By the time accusations of sexual abuse of seminarians had begun to surface against him, NCR says that Maciel had, at least in part through the use of extensive gifts, already secured the support of three key Vatican figures: Sodano; Cardinal Eduardo Martínez Somalo, prefect of the Congregation for Institutes of Consecrated Life and Societies of Apostolic Life; and Msgr. Stanislaw Dziwisz, long-time secretary to Pope John Paul and now archbishop of Kraków.

Glenn Favreau, a Legionary serving in Rome from 1990 to 1997, and today an attorney in Washington, D.C., told NCR of the lavish parties given by the Legion for Sodano and as many as 200 members of his family on occasions such as his receiving the cardinal’s red hat. Favreau said, “And we fed them all. When he became secretary of state there was another celebration. He'd come over for special events, like the groundbreaking with a golden shovel for the House of Higher Studies. And a dinner after that.”

Berry quotes another ex-Legionary saying, “Cardinal Sodano was the cheerleader for the Legion. He'd come give a talk at Christmas and they'd give him $10,000.” Another priest recalled a $5,000 donation to Sodano. Berry states that such donations were typically given for “pious causes” or works of charity, although it is unclear whether the money was reported to the vicar-general of the Vatican, and where it ultimately ended up. Cardinals contacted by NCR about donations from the Legion did not respond to interview requests.

Writing in America magazine, author Austen Ivereigh speculates whether the revelations will mean that Sodano, who is officially retired from active ministry, will be forced to resign his position as Dean of the College of Cardinals. Ivereigh wrote that in the whole story, there is “an obvious cardinal whose head should roll: Sodano's. His resignation would be the best way of repudiating the sordid manner in which Maciel was protected in Rome for so many years.”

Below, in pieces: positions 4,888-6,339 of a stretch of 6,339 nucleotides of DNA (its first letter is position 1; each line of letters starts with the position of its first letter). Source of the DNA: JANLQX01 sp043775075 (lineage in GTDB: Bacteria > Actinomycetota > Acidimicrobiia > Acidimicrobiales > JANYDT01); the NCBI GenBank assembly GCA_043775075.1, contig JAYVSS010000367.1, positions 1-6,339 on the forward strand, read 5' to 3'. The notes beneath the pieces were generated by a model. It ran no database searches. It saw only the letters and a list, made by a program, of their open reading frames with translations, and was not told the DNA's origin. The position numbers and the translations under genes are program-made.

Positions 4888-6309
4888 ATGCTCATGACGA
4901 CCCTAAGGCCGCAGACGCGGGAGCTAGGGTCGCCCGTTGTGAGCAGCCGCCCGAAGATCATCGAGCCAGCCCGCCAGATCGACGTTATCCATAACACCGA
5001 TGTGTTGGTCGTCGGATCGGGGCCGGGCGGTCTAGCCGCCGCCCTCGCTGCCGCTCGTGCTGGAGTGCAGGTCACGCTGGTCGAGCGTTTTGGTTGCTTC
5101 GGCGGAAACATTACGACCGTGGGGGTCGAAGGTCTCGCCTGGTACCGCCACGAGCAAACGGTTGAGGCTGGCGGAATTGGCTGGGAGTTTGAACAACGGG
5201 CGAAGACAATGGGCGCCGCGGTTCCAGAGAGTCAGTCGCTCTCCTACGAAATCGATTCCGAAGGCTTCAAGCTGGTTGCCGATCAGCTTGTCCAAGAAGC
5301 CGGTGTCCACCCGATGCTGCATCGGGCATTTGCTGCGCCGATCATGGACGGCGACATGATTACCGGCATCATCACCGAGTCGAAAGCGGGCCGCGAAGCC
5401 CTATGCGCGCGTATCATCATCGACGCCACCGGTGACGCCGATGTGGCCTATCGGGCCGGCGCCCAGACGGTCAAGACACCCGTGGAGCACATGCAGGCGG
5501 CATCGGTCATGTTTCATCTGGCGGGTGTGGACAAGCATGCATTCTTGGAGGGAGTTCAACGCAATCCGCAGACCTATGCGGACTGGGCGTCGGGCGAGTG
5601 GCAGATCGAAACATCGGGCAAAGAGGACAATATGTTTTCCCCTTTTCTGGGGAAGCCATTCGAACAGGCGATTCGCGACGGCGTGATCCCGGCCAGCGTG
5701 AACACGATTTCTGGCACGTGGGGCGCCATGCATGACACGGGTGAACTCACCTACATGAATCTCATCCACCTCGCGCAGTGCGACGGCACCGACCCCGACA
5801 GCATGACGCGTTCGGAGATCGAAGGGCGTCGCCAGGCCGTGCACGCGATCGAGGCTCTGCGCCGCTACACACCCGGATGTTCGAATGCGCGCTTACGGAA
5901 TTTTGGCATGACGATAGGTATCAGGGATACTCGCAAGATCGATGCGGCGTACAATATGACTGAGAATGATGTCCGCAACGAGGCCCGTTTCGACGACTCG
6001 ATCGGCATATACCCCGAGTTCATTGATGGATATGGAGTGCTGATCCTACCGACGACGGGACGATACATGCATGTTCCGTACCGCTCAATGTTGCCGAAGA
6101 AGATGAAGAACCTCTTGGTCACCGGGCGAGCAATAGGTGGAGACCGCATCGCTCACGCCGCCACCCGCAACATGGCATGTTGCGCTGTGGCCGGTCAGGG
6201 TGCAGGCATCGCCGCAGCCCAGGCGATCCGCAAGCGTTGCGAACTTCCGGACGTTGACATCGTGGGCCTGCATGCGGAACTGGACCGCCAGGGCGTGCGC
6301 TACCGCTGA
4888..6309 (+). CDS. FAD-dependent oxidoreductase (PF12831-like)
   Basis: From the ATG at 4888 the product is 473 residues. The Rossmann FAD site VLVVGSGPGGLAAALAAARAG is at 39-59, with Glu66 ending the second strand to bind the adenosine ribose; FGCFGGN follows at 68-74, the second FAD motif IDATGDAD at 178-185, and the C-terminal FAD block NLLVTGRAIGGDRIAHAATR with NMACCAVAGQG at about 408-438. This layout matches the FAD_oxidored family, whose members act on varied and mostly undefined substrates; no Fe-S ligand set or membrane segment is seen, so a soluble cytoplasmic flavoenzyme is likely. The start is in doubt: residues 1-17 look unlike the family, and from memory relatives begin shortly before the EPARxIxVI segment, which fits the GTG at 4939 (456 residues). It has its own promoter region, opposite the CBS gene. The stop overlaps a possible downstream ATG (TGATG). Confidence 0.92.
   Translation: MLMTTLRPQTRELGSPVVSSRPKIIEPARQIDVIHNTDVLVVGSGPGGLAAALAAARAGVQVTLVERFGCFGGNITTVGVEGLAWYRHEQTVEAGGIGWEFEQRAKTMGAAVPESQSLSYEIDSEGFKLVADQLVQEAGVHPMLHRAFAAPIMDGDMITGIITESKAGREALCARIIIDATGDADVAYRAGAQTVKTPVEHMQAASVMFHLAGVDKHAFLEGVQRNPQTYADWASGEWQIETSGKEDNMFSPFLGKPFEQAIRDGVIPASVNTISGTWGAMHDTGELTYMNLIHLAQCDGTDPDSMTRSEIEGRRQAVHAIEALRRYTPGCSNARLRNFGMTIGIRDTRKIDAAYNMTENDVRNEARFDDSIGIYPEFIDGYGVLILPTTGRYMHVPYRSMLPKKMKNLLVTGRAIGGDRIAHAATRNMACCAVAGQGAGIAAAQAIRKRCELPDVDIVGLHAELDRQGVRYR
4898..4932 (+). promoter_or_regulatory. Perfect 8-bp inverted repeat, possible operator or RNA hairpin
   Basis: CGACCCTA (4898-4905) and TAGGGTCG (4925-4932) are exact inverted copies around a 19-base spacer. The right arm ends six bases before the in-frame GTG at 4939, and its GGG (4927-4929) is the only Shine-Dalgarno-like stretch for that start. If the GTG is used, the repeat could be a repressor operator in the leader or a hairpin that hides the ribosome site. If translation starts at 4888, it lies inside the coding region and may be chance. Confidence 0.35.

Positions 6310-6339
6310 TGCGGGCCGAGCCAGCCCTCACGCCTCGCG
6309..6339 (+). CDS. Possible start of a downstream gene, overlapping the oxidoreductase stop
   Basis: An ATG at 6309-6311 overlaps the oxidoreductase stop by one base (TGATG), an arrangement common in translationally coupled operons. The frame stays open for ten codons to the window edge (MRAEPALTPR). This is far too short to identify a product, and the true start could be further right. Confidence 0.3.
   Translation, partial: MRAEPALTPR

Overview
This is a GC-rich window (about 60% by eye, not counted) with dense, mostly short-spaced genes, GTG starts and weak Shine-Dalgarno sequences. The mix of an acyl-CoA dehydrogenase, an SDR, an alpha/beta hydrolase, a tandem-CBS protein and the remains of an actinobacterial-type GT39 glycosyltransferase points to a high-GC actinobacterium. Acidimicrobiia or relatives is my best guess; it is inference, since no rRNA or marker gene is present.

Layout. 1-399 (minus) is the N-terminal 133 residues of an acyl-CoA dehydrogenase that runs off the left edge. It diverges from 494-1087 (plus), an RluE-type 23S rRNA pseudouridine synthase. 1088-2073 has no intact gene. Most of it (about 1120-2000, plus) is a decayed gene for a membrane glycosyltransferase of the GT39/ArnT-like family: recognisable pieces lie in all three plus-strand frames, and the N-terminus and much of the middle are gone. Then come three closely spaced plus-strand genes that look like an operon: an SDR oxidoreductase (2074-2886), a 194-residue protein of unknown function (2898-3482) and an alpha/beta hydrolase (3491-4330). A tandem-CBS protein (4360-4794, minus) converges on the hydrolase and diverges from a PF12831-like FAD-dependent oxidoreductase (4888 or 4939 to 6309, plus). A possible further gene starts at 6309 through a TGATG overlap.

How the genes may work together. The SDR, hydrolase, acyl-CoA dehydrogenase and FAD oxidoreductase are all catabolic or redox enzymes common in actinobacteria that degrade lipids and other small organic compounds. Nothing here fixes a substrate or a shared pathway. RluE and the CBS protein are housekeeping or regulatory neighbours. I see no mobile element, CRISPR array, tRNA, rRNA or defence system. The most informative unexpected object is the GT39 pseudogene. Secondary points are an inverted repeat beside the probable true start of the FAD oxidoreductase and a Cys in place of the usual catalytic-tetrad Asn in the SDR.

Ross Douthat pointed out in his op-ed in the NYTimes, that in the period in which Maciel was buying Vatican influence and protection, “Only one churchman comes out of Berry’s story looking good: Joseph Ratzinger.” Berry reports an incident in which Ratzinger firmly refused the proffered “gratuity,” an envelope of cash, after lecturing for Legionaries in Rome. “He was tough as nails in a very cordial way,” a witness said of Ratzinger, according to Berry.

It was one of Benedict XIV’s first acts as pope to banish Maciel to “a life of prayer and repentance,” and to instigate a massive investigation into his life and into the affairs of the Legionaries he founded.

In recent weeks, while the media has labored unsuccessfully to find a “smoking gun” implicating Pope Benedict in wrongdoing in cases of sexual abuse by priests, the subject of Maciel has gotten almost no airtime. But Douthat points to the actions of Ratzinger, and later as Benedict, as indication that if there is anyone who is not guilty of mismanagement in the sex abuse cases, including that of Maciel, it is him.

Douthat writes that Ratzinger’s efforts to combat sexual abuse by priests, including that of Maciel, dates to well before 2001, when he persuaded Pope John Paul to place the issue under the sole supervision of the Congregation for the Doctrine of the Faith.

Douthat writes, “It was Ratzinger who re-opened the long-dormant investigation into Maciel’s conduct in 2004, just days after John Paul II had honored the Legionaries in a Vatican ceremony. It was Ratzinger, as Pope Benedict, who banished Maciel to a monastery and ordered a comprehensive inquiry into his order.”

The Vatican investigation into the Legionaries is expected to issue a report later this month.